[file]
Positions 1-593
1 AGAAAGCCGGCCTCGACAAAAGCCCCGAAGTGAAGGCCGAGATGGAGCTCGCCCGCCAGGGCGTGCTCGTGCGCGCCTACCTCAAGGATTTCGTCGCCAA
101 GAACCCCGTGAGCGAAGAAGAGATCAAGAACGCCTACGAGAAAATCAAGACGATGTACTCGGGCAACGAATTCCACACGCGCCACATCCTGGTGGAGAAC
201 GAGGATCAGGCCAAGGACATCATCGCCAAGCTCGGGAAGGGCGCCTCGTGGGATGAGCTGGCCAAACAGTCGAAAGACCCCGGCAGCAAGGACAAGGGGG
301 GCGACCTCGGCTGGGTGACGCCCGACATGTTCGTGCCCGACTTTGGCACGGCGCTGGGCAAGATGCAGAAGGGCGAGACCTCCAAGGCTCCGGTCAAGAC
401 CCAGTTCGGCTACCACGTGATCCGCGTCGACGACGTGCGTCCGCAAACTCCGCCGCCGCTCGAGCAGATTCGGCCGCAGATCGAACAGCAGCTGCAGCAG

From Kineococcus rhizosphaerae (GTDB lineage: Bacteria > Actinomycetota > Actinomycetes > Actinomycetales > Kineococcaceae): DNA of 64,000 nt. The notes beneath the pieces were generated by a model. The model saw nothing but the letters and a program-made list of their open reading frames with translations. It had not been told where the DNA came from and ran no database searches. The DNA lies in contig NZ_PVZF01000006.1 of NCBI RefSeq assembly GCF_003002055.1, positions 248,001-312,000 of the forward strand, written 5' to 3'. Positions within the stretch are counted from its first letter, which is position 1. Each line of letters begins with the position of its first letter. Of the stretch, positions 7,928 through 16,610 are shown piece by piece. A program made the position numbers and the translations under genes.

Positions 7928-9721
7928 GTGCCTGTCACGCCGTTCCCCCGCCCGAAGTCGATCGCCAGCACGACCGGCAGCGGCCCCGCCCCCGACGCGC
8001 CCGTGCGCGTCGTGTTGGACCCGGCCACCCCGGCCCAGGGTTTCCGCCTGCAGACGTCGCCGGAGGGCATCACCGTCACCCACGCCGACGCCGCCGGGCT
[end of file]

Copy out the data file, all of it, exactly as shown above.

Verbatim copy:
Positions 1-593
1 AGAAAGCCGGCCTCGACAAAAGCCCCGAAGTGAAGGCCGAGATGGAGCTCGCCCGCCAGGGCGTGCTCGTGCGCGCCTACCTCAAGGATTTCGTCGCCAA
101 GAACCCCGTGAGCGAAGAAGAGATCAAGAACGCCTACGAGAAAATCAAGACGATGTACTCGGGCAACGAATTCCACACGCGCCACATCCTGGTGGAGAAC
201 GAGGATCAGGCCAAGGACATCATCGCCAAGCTCGGGAAGGGCGCCTCGTGGGATGAGCTGGCCAAACAGTCGAAAGACCCCGGCAGCAAGGACAAGGGGG
301 GCGACCTCGGCTGGGTGACGCCCGACATGTTCGTGCCCGACTTTGGCACGGCGCTGGGCAAGATGCAGAAGGGCGAGACCTCCAAGGCTCCGGTCAAGAC
401 CCAGTTCGGCTACCACGTGATCCGCGTCGACGACGTGCGTCCGCAAACTCCGCCGCCGCTCGAGCAGATTCGGCCGCAGATCGAACAGCAGCTGCAGCAG

From Kineococcus rhizosphaerae (GTDB lineage: Bacteria > Actinomycetota > Actinomycetes > Actinomycetales > Kineococcaceae): DNA of 64,000 nt. The notes beneath the pieces were generated by a model. The model saw nothing but the letters and a program-made list of their open reading frames with translations. It had not been told where the DNA came from and ran no database searches. The DNA lies in contig NZ_PVZF01000006.1 of NCBI RefSeq assembly GCF_003002055.1, positions 248,001-312,000 of the forward strand, written 5' to 3'. Positions within the stretch are counted from its first letter, which is position 1. Each line of letters begins with the position of its first letter. Of the stretch, positions 7,928 through 16,610 are shown piece by piece. A program made the position numbers and the translations under genes.

Positions 7928-9721
7928 GTGCCTGTCACGCCGTTCCCCCGCCCGAAGTCGATCGCCAGCACGACCGGCAGCGGCCCCGCCCCCGACGCGC
8001 CCGTGCGCGTCGTGTTGGACCCGGCCACCCCGGCCCAGGGTTTCCGCCTGCAGACGTCGCCGGAGGGCATCACCGTCACCCACGCCGACGCCGCCGGGCT